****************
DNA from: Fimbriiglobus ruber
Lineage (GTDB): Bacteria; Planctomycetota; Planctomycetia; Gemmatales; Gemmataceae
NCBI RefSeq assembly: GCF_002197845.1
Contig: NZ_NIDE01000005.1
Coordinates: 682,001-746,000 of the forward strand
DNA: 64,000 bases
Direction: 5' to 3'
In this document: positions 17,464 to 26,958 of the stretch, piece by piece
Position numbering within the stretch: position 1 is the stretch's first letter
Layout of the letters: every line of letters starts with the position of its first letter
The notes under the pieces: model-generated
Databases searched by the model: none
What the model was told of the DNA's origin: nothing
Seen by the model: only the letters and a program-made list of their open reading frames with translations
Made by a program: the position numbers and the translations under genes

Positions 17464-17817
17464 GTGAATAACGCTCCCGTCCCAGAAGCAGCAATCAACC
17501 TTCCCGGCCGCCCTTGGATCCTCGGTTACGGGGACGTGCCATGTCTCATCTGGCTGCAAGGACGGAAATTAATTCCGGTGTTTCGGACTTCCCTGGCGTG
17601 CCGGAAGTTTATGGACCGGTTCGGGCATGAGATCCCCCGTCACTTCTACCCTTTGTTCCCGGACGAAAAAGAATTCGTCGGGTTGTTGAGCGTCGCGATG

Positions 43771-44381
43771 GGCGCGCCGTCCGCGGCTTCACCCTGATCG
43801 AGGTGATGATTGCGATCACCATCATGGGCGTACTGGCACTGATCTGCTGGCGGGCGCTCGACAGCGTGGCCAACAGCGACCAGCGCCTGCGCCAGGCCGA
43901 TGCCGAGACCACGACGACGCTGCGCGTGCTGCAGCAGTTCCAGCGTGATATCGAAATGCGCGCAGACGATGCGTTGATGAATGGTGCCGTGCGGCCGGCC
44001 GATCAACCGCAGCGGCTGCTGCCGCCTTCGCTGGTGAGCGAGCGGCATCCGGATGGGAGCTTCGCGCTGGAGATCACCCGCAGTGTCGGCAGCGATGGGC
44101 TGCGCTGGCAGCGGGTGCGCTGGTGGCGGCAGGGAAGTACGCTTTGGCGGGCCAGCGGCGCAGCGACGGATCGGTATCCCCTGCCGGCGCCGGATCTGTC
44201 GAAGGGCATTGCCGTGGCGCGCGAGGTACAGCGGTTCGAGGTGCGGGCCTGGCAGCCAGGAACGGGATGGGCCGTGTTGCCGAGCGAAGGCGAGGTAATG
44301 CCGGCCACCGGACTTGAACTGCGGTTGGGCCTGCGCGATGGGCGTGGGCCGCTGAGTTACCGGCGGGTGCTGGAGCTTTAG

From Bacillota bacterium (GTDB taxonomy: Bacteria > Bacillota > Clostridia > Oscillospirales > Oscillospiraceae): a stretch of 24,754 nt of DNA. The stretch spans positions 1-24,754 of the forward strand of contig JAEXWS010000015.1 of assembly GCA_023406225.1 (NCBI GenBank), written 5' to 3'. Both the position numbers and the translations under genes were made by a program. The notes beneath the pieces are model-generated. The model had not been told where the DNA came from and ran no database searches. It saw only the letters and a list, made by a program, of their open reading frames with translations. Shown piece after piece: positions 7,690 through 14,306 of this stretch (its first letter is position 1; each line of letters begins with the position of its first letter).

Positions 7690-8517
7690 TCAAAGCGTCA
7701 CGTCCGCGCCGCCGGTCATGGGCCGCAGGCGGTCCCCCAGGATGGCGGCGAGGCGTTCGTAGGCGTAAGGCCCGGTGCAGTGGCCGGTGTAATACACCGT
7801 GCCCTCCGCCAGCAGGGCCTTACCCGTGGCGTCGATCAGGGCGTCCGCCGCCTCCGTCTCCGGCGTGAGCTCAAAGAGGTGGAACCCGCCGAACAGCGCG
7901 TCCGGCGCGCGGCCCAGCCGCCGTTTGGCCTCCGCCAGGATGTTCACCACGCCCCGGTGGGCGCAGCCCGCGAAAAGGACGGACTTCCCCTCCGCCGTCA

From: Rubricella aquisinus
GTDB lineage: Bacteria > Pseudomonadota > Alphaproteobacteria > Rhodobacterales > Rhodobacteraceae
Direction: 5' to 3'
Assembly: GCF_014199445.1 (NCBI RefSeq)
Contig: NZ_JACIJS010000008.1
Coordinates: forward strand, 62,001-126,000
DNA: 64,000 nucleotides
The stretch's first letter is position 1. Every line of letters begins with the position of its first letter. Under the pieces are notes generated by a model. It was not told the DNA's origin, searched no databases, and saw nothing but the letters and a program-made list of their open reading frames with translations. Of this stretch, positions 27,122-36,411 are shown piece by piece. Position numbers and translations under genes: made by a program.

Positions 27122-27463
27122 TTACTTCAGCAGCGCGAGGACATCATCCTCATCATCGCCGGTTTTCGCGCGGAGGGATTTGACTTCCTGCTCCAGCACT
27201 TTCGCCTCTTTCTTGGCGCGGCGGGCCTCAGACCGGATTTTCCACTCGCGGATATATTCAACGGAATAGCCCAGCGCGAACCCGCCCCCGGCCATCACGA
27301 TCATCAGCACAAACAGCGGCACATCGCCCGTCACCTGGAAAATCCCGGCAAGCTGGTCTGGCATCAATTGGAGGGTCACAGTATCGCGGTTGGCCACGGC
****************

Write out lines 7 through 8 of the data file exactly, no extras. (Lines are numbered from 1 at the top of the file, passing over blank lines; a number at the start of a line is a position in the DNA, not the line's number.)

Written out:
Direction: 5' to 3'
In this document: positions 17,464 to 26,958 of the stretch, piece by piece